Cheers
     
  27. skier

    skier Line Up and Wait

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  28. AlleyCat67

    AlleyCat67 Pre-takeoff checklist

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    And when the algae grew it removed CO2 from the atmosphere. Hence zero net emissions (in theory).
     
  29. Palmpilot

    Palmpilot Touchdown! Greaser! PoA Supporter

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    In order for that to make their operation carbon-neutral, the electricity generation itself would have to be made carbon-neutral. Last time I looked, the lion's share of it was being produced with fossil fuels.
     
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  30. X3 Skier

    X3 Skier En-Route

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    He didn’t say zero net. The words were “Reducing our carbon emissions 100%”.

    Expect a clarifying statement from the Chief Excrement Officer soon.

    Cheers
     
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  31. kyleb

    kyleb Final Approach

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    Hydrogen is the solution to your first question. It burns cleanly. The problem is getting the H2. It takes more energy to break H2 free from other stuff than you get when you burn H2. So unless we get nuke fusion power or some other "free source" of non-carbon power, you're still generating naughty energy somewhere to create all that H2.

    Same thing with CO2 scrubbers. You have to create/use energy to run them and the net is upside down.
     
  32. Cap'n Jack

    Cap'n Jack Final Approach

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    Agree, I was merely showing a direction, but that isn't necessarily the future.
    Hydrogen is more of a medium for energy storage as someone pointed out to me some years ago in this forum. The other issue of hydrogen is rather poor energy density, even when used as a fuel cell. They've been looking at ways to improve that for some time now. Hydrogen as a fuel is best when attached to another atom, such as a carbon- the energy density becomes usable.
    The energy of pretty much all fuels can be estimated by the amount of oxygen then consume, and uses a small amount of oxygen compared to the amount of hydrogen.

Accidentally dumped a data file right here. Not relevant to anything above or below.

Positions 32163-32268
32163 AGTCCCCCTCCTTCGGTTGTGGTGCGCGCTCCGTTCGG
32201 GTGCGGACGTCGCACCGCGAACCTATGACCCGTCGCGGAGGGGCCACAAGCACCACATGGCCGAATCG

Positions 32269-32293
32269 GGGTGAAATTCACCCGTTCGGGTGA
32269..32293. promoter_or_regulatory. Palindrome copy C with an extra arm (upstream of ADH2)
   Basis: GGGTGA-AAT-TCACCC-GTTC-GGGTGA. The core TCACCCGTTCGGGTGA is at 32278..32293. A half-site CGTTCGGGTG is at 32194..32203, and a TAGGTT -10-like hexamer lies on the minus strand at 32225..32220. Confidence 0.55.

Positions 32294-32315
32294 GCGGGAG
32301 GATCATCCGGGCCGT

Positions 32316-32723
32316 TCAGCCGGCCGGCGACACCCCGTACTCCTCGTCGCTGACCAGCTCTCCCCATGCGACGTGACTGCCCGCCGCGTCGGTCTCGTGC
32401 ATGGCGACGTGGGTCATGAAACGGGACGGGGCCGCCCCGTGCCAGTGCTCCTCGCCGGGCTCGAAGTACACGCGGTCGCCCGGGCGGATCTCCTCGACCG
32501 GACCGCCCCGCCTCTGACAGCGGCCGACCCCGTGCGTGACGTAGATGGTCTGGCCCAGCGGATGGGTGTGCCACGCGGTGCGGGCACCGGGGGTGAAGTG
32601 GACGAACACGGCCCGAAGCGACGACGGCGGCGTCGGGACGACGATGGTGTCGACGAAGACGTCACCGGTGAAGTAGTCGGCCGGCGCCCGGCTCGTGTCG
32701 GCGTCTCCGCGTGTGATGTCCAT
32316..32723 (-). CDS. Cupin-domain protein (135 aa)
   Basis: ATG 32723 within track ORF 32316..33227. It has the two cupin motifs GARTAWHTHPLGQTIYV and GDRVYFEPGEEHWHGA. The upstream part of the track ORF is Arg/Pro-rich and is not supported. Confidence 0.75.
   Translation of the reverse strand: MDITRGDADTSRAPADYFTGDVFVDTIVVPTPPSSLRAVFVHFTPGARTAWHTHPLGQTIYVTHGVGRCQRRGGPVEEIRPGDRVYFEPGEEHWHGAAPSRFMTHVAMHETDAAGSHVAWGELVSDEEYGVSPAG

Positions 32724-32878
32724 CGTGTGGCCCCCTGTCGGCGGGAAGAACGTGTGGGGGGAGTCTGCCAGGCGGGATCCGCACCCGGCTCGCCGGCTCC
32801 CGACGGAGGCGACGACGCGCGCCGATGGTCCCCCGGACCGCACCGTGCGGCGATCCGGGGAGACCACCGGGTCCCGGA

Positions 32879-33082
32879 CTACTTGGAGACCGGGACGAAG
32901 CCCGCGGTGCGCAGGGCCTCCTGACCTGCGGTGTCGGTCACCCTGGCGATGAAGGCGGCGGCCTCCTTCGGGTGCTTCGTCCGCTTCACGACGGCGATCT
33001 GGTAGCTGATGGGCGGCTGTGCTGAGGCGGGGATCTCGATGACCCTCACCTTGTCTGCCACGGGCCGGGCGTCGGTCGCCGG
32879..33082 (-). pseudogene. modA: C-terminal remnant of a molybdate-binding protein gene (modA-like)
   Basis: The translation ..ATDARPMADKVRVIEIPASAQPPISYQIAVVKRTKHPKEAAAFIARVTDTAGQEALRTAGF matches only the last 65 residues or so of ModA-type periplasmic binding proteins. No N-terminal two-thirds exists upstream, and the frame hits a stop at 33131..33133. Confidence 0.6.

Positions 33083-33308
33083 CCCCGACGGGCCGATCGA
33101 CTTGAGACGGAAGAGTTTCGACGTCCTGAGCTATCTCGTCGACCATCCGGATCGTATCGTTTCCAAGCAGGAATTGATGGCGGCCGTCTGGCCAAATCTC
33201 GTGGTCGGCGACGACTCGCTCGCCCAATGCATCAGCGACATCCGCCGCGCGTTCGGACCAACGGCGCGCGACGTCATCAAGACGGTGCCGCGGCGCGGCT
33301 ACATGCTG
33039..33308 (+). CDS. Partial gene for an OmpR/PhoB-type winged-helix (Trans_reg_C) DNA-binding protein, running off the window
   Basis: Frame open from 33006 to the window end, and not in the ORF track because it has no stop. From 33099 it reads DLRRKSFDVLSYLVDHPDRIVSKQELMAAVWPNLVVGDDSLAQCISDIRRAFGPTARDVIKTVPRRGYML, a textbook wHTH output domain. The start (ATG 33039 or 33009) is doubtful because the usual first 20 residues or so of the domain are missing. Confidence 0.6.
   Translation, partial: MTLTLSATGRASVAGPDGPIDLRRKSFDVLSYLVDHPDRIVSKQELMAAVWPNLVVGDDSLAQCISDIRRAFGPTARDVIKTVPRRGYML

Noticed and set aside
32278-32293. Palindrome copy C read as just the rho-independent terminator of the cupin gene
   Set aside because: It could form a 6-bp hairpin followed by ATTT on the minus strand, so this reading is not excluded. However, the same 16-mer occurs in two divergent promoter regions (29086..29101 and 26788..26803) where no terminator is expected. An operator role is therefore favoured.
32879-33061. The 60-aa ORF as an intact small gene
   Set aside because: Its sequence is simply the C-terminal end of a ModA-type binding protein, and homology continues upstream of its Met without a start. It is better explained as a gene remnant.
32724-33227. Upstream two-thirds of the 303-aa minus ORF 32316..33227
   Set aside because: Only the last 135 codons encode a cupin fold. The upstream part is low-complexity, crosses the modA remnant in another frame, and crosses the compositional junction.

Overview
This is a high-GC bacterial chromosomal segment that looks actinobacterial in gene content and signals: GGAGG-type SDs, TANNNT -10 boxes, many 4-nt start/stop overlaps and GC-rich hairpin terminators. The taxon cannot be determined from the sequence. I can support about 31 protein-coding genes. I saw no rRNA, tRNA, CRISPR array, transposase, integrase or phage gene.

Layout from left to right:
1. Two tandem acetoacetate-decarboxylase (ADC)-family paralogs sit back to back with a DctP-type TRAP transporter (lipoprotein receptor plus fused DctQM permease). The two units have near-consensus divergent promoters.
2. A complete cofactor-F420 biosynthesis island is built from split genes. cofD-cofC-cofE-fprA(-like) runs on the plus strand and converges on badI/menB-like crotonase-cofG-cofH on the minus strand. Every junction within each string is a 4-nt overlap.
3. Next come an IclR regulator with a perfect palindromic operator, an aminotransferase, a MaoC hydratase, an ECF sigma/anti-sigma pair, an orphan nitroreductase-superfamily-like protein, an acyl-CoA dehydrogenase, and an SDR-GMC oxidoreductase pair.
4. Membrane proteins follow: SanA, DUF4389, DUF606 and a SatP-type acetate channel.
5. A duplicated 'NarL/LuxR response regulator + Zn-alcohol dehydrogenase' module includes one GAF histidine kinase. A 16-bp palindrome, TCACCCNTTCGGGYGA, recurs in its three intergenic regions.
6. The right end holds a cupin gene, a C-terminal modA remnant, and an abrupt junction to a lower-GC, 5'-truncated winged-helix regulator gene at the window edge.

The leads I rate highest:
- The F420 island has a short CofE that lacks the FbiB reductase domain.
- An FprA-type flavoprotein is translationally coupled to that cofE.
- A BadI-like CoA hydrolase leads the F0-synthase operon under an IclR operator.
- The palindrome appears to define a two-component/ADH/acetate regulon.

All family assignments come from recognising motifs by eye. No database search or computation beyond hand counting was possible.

https://pubs.acs.org/doi/10.1021/acs.jchemed.5b00333
     
  33. kyleb

    kyleb Final Approach

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    Yep. Hydrogen sucks from an energy density perspective. And any practical use would require cryogenic type storage and/or extremely strong (pressurized) containers. None of that stuff is light.

    My realistic expectation is that aviation and maybe oceangoing ships will continue to use petrochemicals as their energy source. Maybe there are ways to be more efficient or have cleaner emissions, but high energy density is required in both cases. On the other hand, with better batteries, plus cleaner generation (I continue to pray that someone perfects controlled fusion, but as soon as that happens, the NIMBY's will line up 10 deep to prevent it near *their* house.), I think most manufacturing, residential, and ground transportation could be converted to something much cleaner than what we use today.

    That probably solves 80-90% of the CO2 emission "problem".
     
  34. ColoPilot

    ColoPilot Line Up and Wait

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    Exactly, it sounds good now. Plus knowing United they will have a fleet of vice presidents with impressive sounding titles (VP of Corporate Environmental Stewardship and Sustainability) making hefty salaries in charge of it. Lots of PowerPoint presentations and PR emails, but no real work. Fortunately, they will all be long gone before 2050 (deploy the golden parachute).
     
  35. kyleb

    kyleb Final Approach

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    There's lots of goodwill to be earned all the way up to the moment you walk back the goal.
     
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  36. woodchucker

    woodchucker Pattern Altitude

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    In case it hasn’t sunk in for someone, they aren’t talking about flying solar powered planes.

    Nor nuclear powered planes. Maybe geothermal powered planes?
     
  37. Tantalum

    Tantalum Final Approach

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    For which the lithium batteries do not come from mines and the electricity comes from unicorns.
     
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  38. Everskyward

    Everskyward Experimenter

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    That was going to be my guess too...
     
  39. Tantalum

    Tantalum Final Approach

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    It was posted up thread but I presume a lot of these carbon neutral and zero emissions stuff are more about offsetting their emissions by planting trees or trading carbon credits.. etc

    Nothing inherently wrong with that. I appreciate the "leave no trace" policy when backpacking/camping/hiking.. no reason that shouldn't apply to day to day life, etc
     
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  40. RyanShort1

    RyanShort1 En-Route

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    Tailpipe dreams.